Hunter Eggleston stuffed a backpack with freeze-dried soup, water and a tent and set out to hike the entire 2,180 miles of the Appalachian Trail from Georgia to Maine in 2014.
"I wanted to push myself and see if I could walk 2,000 miles. I went on an adventure," he says.
Thoughts of hiking the length of the Appalachian Trail are exciting and even romantic, conjuring visions of the American ideal of rugged individualism. It's a unique way to explore 14 states, to connect with nature, and to see breathtaking sights, but it's an extremely challenging quest, fraught with difficulty. Stats from the Appalachian Trail Conservancy show only one in every four hikers that attempts the full trail successfully completes the journey.
Time is one constraint. It takes an average of six months to traverse the entire A.T., as it's known. The real trials, though, are mental and physical. Trekkers persevere through all kinds of weather, deal with aches and pains, battle loneliness if they go solo, and wake up every morning to face yet another day of hiking, another day away from the comforts of home, and another day of fueling their bodies with something other than a home-cooked meal.
Hunter struggled with obtaining enough nutrients throughout his six-month trek.
"The greatest challenge was not eating enough food and not having fresh food. I was always eating oatmeal, freeze-dried soup and lots of pasta," he says. "Being hungry all the time really took a toll on me, mentally and physically."
Hunter also missed being clean. He only showered when he stayed in hotels or hostels in the small towns he passed though.
"About once a week, I took a shower," he says. "Sometimes I split a hotel room with other hikers I met along the way."
One of Hunter's fondest memories of the hike was the day he turned 21. As he realized he was about to spend his birthday alone for the first time, he came across an RV campsite. After striking up a friendly conversation with a group of campers, he told them it was his birthday.
"We're going to have a party!" they said. They spent the afternoon grilling food, and swapped stories until late in the evening.
"I was amazed that these people who didn't even know me were so welcoming," Hunter says.
Aside from the occasional backpacker and the section his brother, Jamie, joined him on, he explored most of the trail by himself. He used music as entertainment and encouragement to persevere when he was hungry and tired.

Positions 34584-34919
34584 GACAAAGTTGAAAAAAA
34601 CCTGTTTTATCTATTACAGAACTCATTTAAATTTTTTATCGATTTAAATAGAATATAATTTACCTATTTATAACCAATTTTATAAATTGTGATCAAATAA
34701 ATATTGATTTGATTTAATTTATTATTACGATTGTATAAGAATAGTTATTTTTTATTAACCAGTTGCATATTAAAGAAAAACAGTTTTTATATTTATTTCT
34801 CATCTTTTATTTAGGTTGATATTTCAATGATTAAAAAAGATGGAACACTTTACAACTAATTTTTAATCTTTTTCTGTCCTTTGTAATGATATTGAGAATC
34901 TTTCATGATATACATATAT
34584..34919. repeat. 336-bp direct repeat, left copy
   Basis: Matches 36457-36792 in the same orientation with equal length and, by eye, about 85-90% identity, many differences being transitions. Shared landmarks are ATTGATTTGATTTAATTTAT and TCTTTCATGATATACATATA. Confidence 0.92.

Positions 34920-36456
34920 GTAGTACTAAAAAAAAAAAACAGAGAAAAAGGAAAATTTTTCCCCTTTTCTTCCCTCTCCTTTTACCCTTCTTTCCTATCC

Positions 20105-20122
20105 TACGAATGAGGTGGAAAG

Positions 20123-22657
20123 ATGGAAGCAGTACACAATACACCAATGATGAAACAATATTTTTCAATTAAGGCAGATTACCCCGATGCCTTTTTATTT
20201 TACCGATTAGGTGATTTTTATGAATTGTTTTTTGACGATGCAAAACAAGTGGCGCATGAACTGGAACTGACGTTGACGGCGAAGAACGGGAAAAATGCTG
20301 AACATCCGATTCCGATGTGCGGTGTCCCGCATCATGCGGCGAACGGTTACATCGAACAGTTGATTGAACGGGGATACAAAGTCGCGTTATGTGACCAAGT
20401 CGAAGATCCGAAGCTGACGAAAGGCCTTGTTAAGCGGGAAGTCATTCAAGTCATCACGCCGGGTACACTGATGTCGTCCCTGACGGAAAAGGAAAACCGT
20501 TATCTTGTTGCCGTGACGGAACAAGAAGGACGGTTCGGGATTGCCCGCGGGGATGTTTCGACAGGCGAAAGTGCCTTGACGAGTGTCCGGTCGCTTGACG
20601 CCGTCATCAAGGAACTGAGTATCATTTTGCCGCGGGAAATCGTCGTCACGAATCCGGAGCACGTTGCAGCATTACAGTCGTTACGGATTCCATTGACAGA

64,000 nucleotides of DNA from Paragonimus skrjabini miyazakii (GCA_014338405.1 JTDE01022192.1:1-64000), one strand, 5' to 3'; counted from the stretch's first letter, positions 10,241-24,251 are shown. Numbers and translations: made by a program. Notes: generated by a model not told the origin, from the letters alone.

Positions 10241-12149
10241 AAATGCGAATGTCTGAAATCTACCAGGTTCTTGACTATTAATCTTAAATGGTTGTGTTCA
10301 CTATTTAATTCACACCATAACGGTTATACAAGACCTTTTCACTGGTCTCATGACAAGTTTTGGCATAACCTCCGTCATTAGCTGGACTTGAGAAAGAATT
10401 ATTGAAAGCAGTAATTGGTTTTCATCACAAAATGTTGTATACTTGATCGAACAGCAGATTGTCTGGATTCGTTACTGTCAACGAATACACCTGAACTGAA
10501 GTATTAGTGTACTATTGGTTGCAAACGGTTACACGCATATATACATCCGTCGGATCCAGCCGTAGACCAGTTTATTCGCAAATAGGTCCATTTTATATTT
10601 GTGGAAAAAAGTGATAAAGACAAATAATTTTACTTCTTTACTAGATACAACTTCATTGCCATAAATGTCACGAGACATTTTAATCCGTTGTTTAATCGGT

"I listened to a lot of bluegrass and mountain music," he says. "I sang to myself a lot, and I had a Native American flute I played along the way."
The Raleigh native pushed on to become one of only 835 people to earn the 2,000-miler distinction in 2014. At the end of the six-month journey he had more than the pride of a great accomplishment and memories of incredible scenic landscapes and the people he met. He also had a fresh appreciation of American roots music and Appalachian bluegrass.
Hunter began to compose songs with his acoustic guitar and mandolin when he returned home. At the same time, Jamie was writing songs on the piano and guitar. The two combined their talents.
"One of our songs, 'Brother,' is about me hiking the Appalachian Trail and Jamie missing me," Hunter says.
Much like the Appalachian Trail did for his brother, Jamie's travels influenced his music too. As an undergraduate studying psychology at the University of North Carolina Wilmington, Jamie participated in a six-month study abroad program in South Africa. He learned about African rhythms and melodies, but found himself drawn to down-home sounds.
"Over there, I got into bluegrass," he says. "I was writing songs and I started missing the South all of a sudden. I started writing more country-sounding songs."
The brothers named themselves Brothers Egg and started booking gigs with Suzanna Crist after meeting the fiddler during an open mic night in a Wilmington coffee shop.
"We're interested in similar bands -- Mumford & Sons, The Avett Brothers," Hunter says. "After meeting Suzanna, we decided to practice every day and take it seriously."
In April 2015, Brothers Egg released its first album, "Bleeding Slow." Shortly after the CD came out, Jamie quit his day job as a waiter to pursue a full-time music career with the band. The trio often plays in coastal North Carolina towns, including Beaufort, Morehead City and Wilmington.
"We're trying to set up a tour for the fall to get across the country and up the East Coast," Jamie says.
The band is also working on another album to be recorded at Hourglass Studios in Wilmington.
"We don't have the date yet, but I'd say it will be out within the next six months," Jamie says.
Making it in the competitive music industry will be challenging. But with a 2,000-mile hike under Hunter's belt, it's just another adventure.
Hiking the Appalachian Trail
Few people become 2,000 Milers by trekking the entire 2,180-mile length of the Appalachian Trail, but each year the iconic pathway draws many. The Appalachian Trail Conservancy's website states an estimated 2-3 million visitors hike a portion of the trail each year.
North Carolina is one of 14 states touched by the A.T. Hikers traverse 95.5 miles of the trail near the Georgia border and the southern boundary of Great Smokey Mountains national park, in addition to a nearly 300-mile section in the High Country of western North Carolina that frequently crosses over the state line into Tennessee. Highlights include the Roan Highlands, famous for an expanse of rhododendrons in mid to late June. Many sections this time of the year will offer views of spectacular fall foliage.